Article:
While obesity is associated with liver cancer in studies from western societies, the paucity of data from Asia limits insights into its aetiological role in this population. We examined the relationship between body mass index (BMI) and liver cancer mortality using data from the Asia Pacific Cohort Studies Collaboration. In 309,203 Asian study members, 4 years of follow-up gave rise to 11,135 deaths from all causes, 420 of which were ascribed to liver cancer. BMI, whether categorised according to current guidelines for Asian groups or World Health Organisation recommendations, was not associated with liver cancer in any of our analyses.
Bibliographical noteFunding Information:
Funding: This work is supported by the National Health and Medical Research Council of Australia [ 402903 to C.M.Y.L., 358395 to APCSC]. Sun Ha Jee is supported by a Seoul City R&BD (10526). Rachel Huxley is supported by a Career Development Award from the National Heart Foundation of Australia. The Medical Research Council (MRC) Social and Public Health Sciences Unit receives funding from the MRC and the Chief Scientist Office at the Scottish Government Health Directorates. David Batty is a UK Wellcome Trust Research Career Development Fellow (WBS U.1300.00.006.00012.01); this manuscript was prepared while he was a visiting fellow at The George Institute for International Health, University of Sydney, Sydney.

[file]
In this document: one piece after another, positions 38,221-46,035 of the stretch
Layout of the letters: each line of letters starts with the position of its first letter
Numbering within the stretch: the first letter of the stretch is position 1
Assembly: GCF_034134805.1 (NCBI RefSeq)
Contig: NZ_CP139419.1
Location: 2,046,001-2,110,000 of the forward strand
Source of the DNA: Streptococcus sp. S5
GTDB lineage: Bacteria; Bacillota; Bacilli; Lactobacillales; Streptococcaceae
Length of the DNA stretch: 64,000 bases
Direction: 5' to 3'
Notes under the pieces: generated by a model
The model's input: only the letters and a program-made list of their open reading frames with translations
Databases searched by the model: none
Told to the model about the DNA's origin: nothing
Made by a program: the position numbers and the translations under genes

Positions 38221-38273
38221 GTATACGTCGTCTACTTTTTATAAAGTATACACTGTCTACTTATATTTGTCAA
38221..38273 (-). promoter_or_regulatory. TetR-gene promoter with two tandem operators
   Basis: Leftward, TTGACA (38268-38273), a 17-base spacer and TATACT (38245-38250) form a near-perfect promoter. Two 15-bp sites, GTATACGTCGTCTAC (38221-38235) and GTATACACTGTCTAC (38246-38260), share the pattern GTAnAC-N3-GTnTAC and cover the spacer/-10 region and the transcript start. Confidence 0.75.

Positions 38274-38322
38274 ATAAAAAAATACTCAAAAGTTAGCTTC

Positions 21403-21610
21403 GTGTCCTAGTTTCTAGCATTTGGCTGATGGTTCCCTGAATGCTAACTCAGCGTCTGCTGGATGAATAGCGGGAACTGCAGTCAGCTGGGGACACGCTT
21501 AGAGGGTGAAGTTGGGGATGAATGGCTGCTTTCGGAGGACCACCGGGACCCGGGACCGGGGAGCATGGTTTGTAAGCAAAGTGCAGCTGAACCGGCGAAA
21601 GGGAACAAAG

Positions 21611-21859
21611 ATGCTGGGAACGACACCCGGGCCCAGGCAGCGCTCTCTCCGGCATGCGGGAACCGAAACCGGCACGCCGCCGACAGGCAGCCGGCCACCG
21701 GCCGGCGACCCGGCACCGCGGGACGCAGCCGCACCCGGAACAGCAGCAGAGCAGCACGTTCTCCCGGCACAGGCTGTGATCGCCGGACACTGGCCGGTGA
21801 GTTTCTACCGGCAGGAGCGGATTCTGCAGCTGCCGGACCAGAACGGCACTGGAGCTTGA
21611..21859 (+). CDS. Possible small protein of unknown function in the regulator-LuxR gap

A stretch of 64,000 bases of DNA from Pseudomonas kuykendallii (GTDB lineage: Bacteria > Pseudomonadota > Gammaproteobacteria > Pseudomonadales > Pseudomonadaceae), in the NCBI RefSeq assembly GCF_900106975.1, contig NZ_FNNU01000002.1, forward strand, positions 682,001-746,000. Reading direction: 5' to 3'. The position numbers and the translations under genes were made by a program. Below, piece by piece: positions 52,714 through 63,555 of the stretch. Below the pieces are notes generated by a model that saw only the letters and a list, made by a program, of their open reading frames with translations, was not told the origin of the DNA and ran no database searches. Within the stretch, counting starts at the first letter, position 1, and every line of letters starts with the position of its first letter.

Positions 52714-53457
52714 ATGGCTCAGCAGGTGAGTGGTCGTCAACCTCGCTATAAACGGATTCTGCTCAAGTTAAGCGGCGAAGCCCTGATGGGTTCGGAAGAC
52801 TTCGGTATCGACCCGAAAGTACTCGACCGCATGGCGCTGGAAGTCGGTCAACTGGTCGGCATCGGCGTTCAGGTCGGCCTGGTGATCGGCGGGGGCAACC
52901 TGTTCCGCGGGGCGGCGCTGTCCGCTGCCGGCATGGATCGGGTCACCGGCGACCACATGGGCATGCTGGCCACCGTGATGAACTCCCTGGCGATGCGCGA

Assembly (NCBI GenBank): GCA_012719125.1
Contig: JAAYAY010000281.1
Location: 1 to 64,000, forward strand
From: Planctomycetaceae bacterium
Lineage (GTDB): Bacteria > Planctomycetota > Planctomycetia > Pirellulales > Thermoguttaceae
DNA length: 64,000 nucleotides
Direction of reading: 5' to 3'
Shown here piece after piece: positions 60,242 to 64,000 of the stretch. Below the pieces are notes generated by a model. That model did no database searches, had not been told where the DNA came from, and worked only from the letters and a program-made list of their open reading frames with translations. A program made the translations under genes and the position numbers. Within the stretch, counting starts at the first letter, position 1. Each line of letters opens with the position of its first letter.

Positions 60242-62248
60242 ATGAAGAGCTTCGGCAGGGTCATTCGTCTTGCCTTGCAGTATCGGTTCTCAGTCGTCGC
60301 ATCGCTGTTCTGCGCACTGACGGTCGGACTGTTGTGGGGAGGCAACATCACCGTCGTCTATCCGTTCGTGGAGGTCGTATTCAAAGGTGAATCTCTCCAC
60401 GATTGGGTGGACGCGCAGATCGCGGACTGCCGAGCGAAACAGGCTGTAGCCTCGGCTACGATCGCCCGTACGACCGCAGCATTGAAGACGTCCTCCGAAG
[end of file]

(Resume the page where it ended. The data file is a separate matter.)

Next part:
All Science Journal Classification (ASJC) codes
- Cancer Research